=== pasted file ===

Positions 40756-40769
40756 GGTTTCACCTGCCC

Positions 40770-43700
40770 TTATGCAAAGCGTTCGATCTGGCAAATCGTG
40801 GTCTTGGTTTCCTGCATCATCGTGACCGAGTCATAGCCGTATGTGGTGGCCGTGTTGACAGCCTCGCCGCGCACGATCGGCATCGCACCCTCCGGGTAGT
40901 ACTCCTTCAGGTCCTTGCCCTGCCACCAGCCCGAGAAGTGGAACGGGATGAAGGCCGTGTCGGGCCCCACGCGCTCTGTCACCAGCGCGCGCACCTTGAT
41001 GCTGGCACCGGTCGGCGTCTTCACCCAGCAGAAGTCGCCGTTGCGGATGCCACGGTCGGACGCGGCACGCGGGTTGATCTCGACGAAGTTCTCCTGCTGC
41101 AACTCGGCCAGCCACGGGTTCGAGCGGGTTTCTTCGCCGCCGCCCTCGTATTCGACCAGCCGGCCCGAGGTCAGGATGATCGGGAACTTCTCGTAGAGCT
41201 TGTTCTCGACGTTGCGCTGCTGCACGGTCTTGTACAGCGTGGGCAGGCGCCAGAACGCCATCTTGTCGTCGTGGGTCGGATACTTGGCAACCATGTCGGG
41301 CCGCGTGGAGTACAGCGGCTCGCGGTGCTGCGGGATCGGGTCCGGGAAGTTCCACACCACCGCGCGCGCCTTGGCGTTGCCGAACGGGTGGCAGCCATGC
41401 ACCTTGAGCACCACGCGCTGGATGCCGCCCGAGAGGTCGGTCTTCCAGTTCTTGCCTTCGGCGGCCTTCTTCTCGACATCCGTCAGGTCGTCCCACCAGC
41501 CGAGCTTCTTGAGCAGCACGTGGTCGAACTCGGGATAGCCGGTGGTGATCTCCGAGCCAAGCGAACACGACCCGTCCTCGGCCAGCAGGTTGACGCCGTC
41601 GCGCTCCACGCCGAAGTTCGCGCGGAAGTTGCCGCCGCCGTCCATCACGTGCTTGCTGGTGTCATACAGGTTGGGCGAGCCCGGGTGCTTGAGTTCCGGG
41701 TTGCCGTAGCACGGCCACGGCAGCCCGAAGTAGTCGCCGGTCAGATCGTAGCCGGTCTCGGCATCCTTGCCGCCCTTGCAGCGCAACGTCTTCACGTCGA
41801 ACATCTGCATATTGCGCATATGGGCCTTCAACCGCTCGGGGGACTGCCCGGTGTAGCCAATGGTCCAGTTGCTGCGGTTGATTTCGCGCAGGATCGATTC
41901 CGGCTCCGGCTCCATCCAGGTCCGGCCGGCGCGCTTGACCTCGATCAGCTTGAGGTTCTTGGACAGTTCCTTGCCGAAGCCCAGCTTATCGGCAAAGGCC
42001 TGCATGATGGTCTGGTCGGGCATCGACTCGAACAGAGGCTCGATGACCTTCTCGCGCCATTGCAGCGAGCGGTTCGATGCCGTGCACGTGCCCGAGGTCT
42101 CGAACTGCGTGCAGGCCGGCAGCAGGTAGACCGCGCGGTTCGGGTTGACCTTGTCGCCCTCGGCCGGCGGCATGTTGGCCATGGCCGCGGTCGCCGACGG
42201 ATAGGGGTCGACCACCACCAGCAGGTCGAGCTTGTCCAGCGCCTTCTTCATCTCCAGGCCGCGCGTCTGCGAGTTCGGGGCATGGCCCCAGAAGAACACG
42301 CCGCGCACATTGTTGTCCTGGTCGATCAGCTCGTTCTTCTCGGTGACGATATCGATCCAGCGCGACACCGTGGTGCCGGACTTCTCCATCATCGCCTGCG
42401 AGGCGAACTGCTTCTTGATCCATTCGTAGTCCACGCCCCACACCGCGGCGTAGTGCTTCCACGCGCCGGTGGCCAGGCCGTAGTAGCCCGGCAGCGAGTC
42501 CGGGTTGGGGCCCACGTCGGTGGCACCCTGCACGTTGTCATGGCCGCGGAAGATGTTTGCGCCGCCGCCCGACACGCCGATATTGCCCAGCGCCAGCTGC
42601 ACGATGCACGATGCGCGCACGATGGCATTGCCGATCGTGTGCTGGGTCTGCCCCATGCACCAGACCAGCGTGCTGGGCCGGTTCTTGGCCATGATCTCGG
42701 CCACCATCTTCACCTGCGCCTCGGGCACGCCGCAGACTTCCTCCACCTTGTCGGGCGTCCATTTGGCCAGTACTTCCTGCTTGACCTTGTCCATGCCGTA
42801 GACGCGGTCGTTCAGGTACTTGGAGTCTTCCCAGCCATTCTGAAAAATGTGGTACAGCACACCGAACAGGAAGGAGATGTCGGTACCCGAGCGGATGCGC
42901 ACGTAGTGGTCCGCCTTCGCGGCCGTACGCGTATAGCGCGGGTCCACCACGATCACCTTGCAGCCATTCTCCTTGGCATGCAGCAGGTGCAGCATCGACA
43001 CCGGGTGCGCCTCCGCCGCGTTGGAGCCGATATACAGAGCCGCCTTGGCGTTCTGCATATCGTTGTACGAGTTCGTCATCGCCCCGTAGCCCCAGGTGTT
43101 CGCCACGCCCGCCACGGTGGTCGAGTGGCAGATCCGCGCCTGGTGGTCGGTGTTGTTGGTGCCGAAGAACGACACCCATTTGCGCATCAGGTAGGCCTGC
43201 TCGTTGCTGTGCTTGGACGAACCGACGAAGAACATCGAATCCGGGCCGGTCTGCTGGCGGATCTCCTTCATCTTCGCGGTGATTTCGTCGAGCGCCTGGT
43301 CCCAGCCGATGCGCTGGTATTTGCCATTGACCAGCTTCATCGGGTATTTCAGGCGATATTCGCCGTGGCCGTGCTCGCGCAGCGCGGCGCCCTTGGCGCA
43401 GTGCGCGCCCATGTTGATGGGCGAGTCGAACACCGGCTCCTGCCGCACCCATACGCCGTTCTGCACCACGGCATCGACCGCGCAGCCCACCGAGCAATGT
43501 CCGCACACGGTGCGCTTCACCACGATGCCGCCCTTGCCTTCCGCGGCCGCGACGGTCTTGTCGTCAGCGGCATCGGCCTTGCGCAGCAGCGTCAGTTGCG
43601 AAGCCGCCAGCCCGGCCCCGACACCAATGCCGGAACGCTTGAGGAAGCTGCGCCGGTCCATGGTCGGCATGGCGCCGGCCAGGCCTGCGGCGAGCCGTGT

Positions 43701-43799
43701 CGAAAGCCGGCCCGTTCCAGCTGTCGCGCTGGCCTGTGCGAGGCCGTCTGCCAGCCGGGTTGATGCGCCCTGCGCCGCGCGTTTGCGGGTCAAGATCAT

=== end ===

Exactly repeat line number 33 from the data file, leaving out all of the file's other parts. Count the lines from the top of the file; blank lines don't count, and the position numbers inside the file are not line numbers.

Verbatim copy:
43601 AAGCCGCCAGCCCGGCCCCGACACCAATGCCGGAACGCTTGAGGAAGCTGCGCCGGTCCATGGTCGGCATGGCGCCGGCCAGGCCTGCGGCGAGCCGTGT